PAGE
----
Dieting tips that you didn’t know you knew and other homely stories
[dropcap]A[/dropcap] young fitness enthusiast was giving me tips on how to lose weight. He was quite sure he had discovered the best method for weight loss. He went into a long explanation about how you can fool the body into believing it has gotten enough food, so it can start using up stored fat, and cause the body to lose weight. One of his tips was this: drink two glasses of water before a meal, and the other: drink water during meals. Drinking two glasses of water when one is hungry, and the stomach is craving for food, fools the body into thinking it is full. This is effective because it makes the dieter automatically limit the intake of solid food. Drinking water during the meal also achieves the same effect.The other tip was: never go to bed on a full stomach. Never lie down after a meal. Rather try to burn some calories by moving around for some time after a meal. Resist every urge to lie on the sofa or take a nap after mealtimes. Both methods were the complete opposite of what our mums impressed upon us when we were growing up.
“Don’t let that child drink water now!” Mum would caution the helper as she prepared us for dinnertime. Both Grandmother’s generation and Mum’s generation adamantly insisted on drinking water only after meals to make sure we finished our meals. And here was my young friend earnestly telling me that drinking water before meals was the secret to losing weight. What would Mum have to say to that? I thought gleefully.
Our evening meals were always served early keeping the younger members in mind. At home, a child going to sleep without eating dinner was tantamount to a cardinal kind of sin. But the thought of deep slumber was such a temptation after a long day of school, rounded off by our robust games of cowboys and Indians. “Don’t let that child go to bed without eating!” was a mumly refrain oft heard in childhood.
A helpful uncle reinforced that voice by telling me and my brother that if we went to bed without eating, ‘Riatsümia’ or the intestine-eaters would come under cover of darkness. Our uncle said they always came to the children’s beds and listened to their stomachs while they were sleeping. The ‘Riatsümia’ were so clever that they could tell apart the children who had eaten their dinner from the ones who had not. “Oh this one has eaten food and his innards are full of funny stuff. Ugh I can’t possibly eat him. What if I should bite into the funny stuff? Eew! But this one, my oh my, she has not eaten anything tonight, and that means her intestines will be free of all that funny stuff food turns into once they go inside children’s stomachs. Yum yum, this one will make a nice dinner for me.” (On reflection that would make a nice horror storybook for children).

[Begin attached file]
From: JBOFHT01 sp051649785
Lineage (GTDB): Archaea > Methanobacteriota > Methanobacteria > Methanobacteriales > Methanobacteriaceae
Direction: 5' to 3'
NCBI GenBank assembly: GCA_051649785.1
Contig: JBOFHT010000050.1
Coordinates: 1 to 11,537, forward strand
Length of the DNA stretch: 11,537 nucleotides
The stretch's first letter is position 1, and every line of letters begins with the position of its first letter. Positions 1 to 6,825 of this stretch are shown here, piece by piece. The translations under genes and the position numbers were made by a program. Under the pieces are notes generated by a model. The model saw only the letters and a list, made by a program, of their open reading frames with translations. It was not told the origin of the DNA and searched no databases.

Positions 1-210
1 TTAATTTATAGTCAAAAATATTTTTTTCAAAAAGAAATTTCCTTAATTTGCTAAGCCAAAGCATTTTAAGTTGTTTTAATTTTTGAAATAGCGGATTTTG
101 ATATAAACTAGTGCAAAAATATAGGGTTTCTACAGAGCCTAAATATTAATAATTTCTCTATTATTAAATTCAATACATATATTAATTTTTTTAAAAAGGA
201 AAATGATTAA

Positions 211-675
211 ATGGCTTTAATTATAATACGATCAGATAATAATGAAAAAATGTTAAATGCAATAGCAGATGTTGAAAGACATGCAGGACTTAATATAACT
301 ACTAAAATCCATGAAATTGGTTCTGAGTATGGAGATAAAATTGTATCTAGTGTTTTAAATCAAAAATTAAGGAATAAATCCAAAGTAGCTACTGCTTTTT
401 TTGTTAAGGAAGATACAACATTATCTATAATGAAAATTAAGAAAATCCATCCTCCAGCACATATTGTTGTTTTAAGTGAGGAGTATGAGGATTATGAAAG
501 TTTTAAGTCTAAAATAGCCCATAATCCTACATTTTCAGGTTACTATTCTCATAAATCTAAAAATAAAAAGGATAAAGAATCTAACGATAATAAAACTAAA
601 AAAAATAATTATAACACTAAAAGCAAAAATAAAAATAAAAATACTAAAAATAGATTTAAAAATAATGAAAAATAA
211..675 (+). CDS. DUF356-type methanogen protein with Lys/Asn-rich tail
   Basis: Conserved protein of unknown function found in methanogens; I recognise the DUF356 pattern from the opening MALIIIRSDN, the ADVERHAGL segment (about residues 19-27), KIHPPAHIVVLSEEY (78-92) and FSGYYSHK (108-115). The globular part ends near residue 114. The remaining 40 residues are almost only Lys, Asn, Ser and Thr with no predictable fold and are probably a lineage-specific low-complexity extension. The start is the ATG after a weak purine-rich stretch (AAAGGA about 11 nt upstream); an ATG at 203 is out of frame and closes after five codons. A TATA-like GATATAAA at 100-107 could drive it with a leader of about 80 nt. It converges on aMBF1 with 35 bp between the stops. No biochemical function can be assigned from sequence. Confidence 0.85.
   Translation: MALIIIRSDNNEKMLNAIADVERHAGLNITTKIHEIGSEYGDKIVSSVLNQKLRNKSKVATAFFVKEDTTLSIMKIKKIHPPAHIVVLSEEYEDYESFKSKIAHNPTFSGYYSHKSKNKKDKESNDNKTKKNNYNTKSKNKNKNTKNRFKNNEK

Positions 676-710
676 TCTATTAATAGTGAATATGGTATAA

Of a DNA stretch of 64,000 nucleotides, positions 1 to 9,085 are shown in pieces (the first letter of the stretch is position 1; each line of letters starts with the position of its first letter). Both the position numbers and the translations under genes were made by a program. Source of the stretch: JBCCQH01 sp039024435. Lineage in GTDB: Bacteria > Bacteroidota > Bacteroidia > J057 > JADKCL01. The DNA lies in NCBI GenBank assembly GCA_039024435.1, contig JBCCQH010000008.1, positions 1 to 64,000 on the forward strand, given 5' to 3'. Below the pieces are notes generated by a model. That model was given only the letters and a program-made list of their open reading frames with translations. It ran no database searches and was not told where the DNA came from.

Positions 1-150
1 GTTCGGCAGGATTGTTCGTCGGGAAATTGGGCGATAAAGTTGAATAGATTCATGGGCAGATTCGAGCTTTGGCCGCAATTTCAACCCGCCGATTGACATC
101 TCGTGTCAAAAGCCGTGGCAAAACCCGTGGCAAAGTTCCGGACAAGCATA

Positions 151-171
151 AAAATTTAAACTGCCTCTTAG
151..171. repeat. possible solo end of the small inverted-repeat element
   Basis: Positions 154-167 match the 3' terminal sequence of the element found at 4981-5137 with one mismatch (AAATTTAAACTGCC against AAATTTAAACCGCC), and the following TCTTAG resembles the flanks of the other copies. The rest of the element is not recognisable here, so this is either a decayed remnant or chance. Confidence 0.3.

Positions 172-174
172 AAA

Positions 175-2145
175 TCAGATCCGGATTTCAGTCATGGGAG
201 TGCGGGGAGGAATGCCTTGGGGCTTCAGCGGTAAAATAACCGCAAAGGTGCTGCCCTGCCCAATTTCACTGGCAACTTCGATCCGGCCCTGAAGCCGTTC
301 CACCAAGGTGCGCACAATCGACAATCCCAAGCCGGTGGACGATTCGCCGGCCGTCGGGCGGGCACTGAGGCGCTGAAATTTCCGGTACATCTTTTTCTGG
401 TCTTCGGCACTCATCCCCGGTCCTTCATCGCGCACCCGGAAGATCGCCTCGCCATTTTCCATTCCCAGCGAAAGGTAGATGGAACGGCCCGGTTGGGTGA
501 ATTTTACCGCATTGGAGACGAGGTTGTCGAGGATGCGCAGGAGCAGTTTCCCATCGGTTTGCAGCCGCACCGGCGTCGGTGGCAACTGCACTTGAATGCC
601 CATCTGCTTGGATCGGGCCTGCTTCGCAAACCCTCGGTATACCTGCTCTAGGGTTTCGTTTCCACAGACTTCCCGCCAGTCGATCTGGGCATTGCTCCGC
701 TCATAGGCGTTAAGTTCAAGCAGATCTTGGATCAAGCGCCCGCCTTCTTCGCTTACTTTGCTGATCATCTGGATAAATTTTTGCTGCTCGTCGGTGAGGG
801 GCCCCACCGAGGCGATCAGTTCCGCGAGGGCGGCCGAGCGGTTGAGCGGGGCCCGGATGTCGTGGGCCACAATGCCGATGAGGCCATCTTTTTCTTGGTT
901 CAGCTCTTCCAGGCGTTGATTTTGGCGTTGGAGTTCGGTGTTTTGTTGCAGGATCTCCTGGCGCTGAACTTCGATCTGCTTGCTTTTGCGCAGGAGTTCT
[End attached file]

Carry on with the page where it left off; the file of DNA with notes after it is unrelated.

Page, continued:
With this rather dramatic enactment, our uncle drove all drowsiness from our little minds, and brother dear and I would hurry to the kitchen so we could go to bed on a full stomach. The point in narrating this anecdote is that we were raised to believe it was dangerous to go to bed hungry. It also instilled a sense of guilt and some dread should we go to sleep without eating. The body adjusted itself thereby, to always eating something before bed. Even today, if I am sleepless in the wee hours, I get up and eat a little something, and am able to sleep again: I have faithfully lived by all the good old home grown advice received in my early years. And now this young man was insisting that in order to lose weight, I should do all that my mother told me not to do. What was one to make of that?
I think it was King Solomon who said there is nothing new under the sun. If the old way of doing things does not work anymore, do it the reverse way. Either way, at some point you will lose weight, if not from the water consumption, at least from the stress of trying.